Especially as you start your New Year, when a number of the issues you have already been dealing with may now have been re-labeled or viewed as urgent, critical or even an emergency.

As a result, a common question is: “How can one get a better perspective on what may feel like a lot of pressure?”

If you’re a manager, “How can you help your people handle their workloads more effectively and efficiently?”

Part of the problem, we’ve discovered, is that the business cultures in many companies have inadvertently and unintentionally “normalized” themselves into the idea that everything is urgent.

Yours may be one of them.

The problem with “normalizing urgency” is that when something is actually urgent, the people in these cultures don’t know how to appropriately deal with it, leading, more often than not, to unwarranted and unnecessary additional stress.

So, let’s start with a simple truth.  Continue Reading

Parenting – The Ultimate Emotional Challenge

One of the cornerstones of effective Self-Management is the ability to consciously manage our emotions.

This critical skill is so important that it features prominently in many of our client workshops, where we focus on Emotional Maturity and the journey to become aware of how we are currently managing our emotions.

It’s no surprise that during the workshops, a lot of parents start to make connections between emotional Self-Management and the relationships they have with their children.

Specifically they make connections about how their Belief System affects their emotions, triggering unconscious and often unwanted behaviors towards their kids.  (Your Belief System is defined as the sum of your cumulative memories and experiences from birth)

These experiential connections are often shocking, humbling, exciting, and challenging. Many participants have told us that it has been “life changing” for them.

As a result, we’ve had a lot of requests for blogs about the parenting insights that are consistently generated during the workshops. Sort of a “top 10”.

Until now, we haven’t posted these insights because it is not a simple subject and a blog post is not the ideal vehicle to address it.

However, it’s time.

So, we will post parenting insights in a series of blogs over the next few weeks. Based on our experience, here are the first few!

Be warned that these points may challenge your existing Belief System around parenting (if you are one) in the same way they challenged our participants.  Continue Reading

Are You a Conditional or an Unconditional Team Member? – Respect for the Team Leader

If you’ve ever wondered why some members of a team seem to support the appointed team leader unconditionally while others seem as if they are trying to take over the team, this blog will help explain what’s going on.

The reason that it’s important to know and understand these differences is to have a better understanding of team dynamics so that you can manage a more effective team.

In our previous blog, we looked at one of the factors that might help you tell the difference between a team member who is willing to be part of a team unconditionally (no strings attached) and one who is not (there are qualifiers before they will commit totally).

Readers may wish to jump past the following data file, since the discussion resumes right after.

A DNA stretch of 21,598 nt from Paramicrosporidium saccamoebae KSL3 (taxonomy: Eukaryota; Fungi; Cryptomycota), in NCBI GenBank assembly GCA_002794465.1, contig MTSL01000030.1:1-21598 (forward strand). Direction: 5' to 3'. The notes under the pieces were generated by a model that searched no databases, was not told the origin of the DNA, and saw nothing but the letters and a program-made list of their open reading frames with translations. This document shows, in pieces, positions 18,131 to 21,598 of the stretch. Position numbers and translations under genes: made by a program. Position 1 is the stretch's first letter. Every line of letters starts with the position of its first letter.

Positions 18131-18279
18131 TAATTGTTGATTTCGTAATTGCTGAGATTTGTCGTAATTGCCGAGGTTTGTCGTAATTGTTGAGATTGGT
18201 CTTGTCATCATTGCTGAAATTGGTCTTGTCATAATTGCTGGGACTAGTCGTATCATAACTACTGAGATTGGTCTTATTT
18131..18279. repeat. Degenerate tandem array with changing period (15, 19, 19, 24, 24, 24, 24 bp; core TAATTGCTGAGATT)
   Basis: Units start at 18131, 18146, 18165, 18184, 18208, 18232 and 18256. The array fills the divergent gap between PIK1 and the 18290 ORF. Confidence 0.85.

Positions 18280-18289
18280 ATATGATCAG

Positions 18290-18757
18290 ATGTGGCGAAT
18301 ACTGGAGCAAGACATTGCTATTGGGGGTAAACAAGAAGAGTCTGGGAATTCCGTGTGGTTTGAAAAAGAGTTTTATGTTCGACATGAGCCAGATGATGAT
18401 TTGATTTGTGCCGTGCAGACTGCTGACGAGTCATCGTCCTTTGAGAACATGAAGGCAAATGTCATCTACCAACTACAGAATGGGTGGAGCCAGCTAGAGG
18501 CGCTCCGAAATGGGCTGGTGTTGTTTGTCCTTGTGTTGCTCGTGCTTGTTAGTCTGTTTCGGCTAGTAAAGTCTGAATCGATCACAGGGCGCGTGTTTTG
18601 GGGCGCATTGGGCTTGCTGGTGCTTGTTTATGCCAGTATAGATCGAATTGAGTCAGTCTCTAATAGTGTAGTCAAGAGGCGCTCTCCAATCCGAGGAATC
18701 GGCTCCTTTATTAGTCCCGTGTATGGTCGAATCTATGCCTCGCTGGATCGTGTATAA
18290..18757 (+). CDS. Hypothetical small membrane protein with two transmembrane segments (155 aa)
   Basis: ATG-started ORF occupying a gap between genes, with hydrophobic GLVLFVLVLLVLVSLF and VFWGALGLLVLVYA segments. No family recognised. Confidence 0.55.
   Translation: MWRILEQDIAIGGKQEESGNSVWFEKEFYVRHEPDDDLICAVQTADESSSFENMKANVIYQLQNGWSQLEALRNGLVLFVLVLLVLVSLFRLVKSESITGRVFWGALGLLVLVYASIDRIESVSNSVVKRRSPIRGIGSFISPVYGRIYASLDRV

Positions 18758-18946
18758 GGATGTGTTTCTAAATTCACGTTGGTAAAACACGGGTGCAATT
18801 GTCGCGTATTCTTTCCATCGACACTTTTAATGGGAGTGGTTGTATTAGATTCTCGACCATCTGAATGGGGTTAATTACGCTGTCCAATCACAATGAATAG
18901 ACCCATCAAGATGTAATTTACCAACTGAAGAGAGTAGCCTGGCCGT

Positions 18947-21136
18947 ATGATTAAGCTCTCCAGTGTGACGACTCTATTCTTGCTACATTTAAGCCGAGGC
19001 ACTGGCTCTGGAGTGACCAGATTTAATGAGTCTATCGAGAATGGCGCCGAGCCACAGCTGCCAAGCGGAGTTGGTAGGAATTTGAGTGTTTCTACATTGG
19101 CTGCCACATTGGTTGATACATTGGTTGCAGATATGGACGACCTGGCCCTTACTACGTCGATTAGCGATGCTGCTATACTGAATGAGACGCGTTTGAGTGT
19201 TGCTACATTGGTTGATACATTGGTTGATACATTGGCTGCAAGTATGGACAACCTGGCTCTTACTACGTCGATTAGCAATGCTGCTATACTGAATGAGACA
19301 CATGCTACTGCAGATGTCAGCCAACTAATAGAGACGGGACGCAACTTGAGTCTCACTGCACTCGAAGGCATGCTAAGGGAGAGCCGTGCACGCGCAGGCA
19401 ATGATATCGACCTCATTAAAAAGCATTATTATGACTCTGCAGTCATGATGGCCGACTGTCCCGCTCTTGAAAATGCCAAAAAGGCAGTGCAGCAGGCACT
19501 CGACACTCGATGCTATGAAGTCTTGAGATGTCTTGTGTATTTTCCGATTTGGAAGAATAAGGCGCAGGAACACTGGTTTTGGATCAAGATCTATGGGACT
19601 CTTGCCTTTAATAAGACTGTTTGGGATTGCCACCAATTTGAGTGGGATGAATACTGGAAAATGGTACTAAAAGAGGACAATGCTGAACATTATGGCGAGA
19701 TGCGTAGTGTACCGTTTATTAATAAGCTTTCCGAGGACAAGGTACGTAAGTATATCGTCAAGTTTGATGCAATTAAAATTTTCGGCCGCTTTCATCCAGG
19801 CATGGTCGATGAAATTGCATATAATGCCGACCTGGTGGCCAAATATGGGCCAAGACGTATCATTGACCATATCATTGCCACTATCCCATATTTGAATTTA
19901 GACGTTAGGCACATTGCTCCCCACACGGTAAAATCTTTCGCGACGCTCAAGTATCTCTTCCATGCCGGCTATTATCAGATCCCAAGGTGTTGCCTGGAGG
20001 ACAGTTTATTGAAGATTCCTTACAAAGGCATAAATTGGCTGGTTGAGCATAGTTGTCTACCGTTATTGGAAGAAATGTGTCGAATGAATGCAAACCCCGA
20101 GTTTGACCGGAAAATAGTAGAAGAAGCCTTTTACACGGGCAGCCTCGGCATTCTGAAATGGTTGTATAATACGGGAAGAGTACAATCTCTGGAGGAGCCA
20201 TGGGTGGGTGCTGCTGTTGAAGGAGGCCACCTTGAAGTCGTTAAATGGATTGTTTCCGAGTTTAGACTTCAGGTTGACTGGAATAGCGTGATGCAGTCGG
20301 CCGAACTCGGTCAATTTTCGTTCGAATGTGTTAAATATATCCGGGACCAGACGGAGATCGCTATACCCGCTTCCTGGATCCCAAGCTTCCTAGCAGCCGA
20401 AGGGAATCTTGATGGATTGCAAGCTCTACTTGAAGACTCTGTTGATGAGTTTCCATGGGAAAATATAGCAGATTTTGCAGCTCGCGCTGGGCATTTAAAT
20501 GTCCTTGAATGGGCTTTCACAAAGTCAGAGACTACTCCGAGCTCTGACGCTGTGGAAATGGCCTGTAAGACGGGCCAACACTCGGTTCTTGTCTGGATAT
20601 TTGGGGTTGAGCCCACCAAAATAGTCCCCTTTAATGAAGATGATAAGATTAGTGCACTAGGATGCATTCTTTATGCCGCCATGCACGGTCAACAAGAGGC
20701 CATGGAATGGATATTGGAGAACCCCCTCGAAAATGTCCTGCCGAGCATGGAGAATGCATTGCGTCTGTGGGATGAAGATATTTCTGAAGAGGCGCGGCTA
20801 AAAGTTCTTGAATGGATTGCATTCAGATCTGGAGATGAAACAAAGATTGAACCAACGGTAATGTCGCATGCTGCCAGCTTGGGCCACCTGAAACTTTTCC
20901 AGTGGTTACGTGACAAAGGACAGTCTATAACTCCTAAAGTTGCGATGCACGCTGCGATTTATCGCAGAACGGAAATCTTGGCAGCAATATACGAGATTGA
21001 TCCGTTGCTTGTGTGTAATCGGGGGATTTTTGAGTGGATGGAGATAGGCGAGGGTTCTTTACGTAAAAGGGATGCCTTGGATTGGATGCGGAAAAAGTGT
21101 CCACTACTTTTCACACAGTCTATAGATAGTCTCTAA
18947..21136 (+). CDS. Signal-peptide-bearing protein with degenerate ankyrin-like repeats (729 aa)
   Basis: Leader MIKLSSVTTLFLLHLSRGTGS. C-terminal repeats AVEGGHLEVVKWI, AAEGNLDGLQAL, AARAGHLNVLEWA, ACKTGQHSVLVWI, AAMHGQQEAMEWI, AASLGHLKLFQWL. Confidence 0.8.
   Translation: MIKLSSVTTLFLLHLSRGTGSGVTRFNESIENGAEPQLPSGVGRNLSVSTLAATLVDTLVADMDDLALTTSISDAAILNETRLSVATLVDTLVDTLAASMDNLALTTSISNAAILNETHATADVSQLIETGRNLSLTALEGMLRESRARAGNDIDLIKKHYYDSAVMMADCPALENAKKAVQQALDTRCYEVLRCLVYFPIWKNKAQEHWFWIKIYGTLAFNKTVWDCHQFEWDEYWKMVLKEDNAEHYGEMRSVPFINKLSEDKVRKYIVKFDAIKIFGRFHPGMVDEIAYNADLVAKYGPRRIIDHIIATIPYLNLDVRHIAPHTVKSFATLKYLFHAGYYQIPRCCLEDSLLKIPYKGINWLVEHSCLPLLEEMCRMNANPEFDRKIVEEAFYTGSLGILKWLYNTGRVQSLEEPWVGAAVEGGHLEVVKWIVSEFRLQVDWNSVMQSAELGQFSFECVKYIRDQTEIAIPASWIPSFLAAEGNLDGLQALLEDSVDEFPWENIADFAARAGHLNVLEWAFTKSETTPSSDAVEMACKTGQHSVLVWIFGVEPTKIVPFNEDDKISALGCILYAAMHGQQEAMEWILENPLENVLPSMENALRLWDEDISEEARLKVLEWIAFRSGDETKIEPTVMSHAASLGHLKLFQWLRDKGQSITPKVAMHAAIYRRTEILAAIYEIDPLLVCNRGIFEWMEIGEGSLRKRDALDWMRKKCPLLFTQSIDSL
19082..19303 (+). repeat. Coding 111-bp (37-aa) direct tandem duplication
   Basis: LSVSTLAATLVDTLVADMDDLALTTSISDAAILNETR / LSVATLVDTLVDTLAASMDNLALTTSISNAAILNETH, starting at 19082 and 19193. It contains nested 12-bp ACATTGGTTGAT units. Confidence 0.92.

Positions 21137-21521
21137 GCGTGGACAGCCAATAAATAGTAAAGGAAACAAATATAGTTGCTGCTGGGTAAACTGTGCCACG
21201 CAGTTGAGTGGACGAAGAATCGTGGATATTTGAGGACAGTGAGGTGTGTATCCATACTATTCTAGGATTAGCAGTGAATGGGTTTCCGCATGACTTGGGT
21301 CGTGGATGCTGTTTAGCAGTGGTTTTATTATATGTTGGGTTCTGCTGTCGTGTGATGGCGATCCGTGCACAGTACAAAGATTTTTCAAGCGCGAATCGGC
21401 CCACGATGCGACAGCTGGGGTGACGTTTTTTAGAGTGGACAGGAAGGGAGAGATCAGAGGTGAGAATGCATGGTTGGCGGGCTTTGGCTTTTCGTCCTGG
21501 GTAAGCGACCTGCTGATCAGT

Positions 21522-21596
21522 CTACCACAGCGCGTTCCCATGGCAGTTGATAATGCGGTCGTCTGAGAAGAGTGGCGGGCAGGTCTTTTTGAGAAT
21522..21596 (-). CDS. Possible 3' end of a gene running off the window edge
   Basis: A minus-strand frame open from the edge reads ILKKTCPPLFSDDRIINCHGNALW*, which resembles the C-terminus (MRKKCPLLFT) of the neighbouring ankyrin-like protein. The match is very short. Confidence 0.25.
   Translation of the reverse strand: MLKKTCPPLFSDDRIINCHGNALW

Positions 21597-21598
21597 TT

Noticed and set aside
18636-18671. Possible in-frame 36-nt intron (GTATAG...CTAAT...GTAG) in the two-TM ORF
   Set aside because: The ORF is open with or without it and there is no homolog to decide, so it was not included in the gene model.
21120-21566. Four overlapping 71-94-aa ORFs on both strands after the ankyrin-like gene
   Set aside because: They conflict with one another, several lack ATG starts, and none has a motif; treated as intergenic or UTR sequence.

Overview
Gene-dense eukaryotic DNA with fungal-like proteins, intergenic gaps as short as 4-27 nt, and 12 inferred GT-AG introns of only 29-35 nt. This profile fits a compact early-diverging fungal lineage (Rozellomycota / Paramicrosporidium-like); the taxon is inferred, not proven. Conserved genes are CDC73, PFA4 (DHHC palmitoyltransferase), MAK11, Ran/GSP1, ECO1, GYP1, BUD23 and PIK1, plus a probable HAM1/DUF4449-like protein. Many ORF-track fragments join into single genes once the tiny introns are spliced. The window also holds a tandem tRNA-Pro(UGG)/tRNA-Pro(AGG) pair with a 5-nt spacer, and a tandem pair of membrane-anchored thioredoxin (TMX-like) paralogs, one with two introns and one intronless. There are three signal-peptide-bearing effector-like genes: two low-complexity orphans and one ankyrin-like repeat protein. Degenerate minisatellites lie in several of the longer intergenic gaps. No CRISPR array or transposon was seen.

We called them “willing” or “unwilling” team members.

Both types can make great contributions to the team. It’s just that they differ in the unconscious conditions they put on team membership.

In the previous blog, we focused on how people share information and the reasons why some team members innately share lots of information with the team while others don’t.

In this blog, we focus on respect for the team leader.

Here’s how the two types of team members relate to the appointed team leader, starting with “conditional” or “unwilling” team members.  Continue Reading

Are You A Willing or An Unwilling Team Member?

At work, have you ever wondered why you are more willing or less willing to be part of a team than others around you?

You may be surprised that one of the reasons that you are either more or less willing to be part of a team has to do with your personality, specifically with how “conditional” you make being part of a team.

One symptom of this natural bias has to do with how you share information.

If you find yourself sharing or communicating information with your team members spontaneously, whether they ask you or not, and you share all the relevant information on the subject about which you are communicating with them, this is an indicator that you are willing to be part of a team unconditionally.

If, on the other hand, you find yourself sharing or communicating information with your team members only when they ask for it, and then you only share the information you believe is relevant (which might not be all the information about the subject about which you are communicating), this is an indicator that you are only willing to be part of a team conditionally.

This conditional or unconditional team participation is one of the behaviors triggered by your personality – unconsciously and habitually. In other words, you are doing it and you don’t know you are doing it.

This is the kind of valuable information that “psychometrics” surfaces.

Psychometrics is a tool that helps you understand what your natural personality biases are. It also surfaces which behaviors these biases naturally trigger – such as how conditional or unconditional you make team participation.

At Breakthrough Management, we use psychometrics to help our clients communicate with each other more effectively and better participate with each other in teams.

Our next blog will further explore how psychometrics helps you understand the behaviors triggered by your personality.

Five Tips on How To Reply To An Email Effectively In Business

There are lots of blogs (including ours) that focus on how to Write an effective email.

However, it’s just as important to effectively Reply to an email.

Here are some tips about how to reply, based on our experience and on Best Practices:

  1. Use “Reply All” appropriately
  2. Determine urgency
  3. Update the subject line
  4. Remember intent
  5. Be specific

Here’s how to make these 5 tips work for you…  Continue Reading